Opinion  

Non-dom tax is great, but for small print

Henry Edjelbaum

I would like to contribute to the non-dom discussion, especially looking at the capital gains tax aspect.

UK non-residents have never paid capital gains tax on their properties and as of 6 April 2015 they will now have to pay tax on all the residential properties that they own and sell in the UK. Clearly this makes sense and will be a welcome addition to our economy. A serious amount of money could have been collected had this rule been brought in many years ago, but I am sure that the non-residents are not smiling now. But before you rub your hands with glee have you read the “small print”?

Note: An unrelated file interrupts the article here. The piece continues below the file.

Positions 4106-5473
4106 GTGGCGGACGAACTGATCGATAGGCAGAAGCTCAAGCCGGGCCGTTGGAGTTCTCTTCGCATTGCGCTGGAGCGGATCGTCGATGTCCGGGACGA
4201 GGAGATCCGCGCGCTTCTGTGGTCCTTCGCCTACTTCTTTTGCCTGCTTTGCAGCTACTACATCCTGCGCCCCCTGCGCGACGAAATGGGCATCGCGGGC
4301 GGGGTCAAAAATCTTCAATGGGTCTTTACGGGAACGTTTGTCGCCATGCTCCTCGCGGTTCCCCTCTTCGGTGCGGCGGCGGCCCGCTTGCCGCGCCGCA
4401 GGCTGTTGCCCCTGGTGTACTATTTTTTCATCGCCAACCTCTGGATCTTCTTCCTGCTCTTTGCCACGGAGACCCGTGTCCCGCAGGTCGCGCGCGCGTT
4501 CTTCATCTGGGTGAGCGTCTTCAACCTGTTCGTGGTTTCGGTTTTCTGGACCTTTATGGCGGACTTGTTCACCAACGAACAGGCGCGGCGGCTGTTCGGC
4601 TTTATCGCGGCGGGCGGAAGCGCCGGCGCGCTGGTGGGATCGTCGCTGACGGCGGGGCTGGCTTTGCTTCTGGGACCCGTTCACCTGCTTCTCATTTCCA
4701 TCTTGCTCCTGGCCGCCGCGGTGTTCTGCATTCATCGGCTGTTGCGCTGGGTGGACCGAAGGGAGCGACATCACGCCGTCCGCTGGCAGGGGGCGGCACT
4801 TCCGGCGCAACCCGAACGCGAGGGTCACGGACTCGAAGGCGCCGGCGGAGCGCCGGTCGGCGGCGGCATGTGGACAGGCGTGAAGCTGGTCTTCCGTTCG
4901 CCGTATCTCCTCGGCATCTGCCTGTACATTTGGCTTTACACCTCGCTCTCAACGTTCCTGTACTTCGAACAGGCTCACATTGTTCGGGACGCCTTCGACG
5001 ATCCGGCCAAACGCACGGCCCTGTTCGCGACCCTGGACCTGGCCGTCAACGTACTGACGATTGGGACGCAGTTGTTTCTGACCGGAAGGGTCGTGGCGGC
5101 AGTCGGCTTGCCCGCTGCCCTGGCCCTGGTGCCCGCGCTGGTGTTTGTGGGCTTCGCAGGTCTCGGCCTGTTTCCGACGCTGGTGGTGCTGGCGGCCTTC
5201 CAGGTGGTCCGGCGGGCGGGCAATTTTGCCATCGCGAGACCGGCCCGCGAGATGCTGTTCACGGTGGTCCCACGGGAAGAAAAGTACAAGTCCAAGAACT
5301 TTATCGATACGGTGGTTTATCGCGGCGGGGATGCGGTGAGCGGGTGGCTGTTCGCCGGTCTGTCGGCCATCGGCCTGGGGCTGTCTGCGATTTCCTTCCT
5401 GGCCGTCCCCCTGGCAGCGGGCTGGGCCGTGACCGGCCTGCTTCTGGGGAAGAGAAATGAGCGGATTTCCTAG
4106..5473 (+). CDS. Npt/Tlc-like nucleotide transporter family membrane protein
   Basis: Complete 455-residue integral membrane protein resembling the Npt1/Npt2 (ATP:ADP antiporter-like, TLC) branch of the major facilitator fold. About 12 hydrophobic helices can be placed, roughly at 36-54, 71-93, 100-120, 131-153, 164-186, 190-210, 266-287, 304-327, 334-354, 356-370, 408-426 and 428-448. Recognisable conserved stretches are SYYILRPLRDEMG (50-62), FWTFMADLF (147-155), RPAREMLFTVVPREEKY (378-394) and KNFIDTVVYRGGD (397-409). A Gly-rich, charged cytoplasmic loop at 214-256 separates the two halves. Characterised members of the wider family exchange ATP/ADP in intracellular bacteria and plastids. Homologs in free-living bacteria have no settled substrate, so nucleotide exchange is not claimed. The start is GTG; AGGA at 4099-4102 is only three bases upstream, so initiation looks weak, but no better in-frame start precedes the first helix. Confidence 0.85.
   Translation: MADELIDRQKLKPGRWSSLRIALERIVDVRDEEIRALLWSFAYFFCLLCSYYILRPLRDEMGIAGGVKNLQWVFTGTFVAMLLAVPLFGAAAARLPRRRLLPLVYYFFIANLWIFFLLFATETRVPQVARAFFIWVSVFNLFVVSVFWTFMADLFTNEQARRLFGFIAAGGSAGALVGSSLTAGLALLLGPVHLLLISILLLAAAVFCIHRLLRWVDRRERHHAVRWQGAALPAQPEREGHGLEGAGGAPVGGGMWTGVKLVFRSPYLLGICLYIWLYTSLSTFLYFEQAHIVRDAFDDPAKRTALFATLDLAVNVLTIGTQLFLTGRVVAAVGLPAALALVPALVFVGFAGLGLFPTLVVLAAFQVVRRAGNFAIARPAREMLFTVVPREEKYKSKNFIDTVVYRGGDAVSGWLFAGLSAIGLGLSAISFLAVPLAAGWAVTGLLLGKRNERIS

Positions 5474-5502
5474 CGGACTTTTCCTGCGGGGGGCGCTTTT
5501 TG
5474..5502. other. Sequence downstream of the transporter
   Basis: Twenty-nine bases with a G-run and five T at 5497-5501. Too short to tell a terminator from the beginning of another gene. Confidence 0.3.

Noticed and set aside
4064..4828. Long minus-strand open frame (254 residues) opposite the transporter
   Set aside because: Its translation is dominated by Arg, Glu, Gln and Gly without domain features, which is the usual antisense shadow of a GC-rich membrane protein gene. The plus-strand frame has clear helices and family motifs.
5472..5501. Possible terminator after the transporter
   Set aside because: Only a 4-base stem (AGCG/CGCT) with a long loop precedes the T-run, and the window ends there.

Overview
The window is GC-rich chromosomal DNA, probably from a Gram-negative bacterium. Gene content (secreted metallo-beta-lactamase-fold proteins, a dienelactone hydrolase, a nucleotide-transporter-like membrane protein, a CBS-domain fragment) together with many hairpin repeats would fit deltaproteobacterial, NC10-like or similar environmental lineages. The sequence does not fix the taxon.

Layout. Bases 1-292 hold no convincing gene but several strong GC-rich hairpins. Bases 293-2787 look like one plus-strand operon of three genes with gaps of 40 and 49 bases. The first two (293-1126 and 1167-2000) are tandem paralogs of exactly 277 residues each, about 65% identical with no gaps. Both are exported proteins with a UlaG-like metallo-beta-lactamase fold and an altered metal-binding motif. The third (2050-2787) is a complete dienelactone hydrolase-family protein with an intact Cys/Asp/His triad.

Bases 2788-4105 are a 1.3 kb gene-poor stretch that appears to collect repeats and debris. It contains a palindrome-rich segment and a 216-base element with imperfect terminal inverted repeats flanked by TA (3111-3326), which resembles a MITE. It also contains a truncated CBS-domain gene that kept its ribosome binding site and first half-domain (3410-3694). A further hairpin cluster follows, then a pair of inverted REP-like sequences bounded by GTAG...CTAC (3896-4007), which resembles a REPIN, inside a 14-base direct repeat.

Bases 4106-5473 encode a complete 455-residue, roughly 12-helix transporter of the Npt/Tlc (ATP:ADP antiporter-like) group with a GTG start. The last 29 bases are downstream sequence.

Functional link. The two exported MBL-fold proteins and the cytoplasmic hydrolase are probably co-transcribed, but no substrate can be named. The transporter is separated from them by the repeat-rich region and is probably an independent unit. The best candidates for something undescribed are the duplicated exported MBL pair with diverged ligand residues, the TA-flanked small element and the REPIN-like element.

The capital gains tax rule does not apply to commercial properties such as office buildings, which is still saving non-residents quite a bit in tax. Why are commercial properties excluded? Surely it would make sense to tax both.

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I am not sure if I am entirely in sync with this small-print exemption, but I see interesting times ahead and more noise in the press, without a doubt.

Henry Ejdelbaum

Managing Director,

AIMS Accountants for Business,

London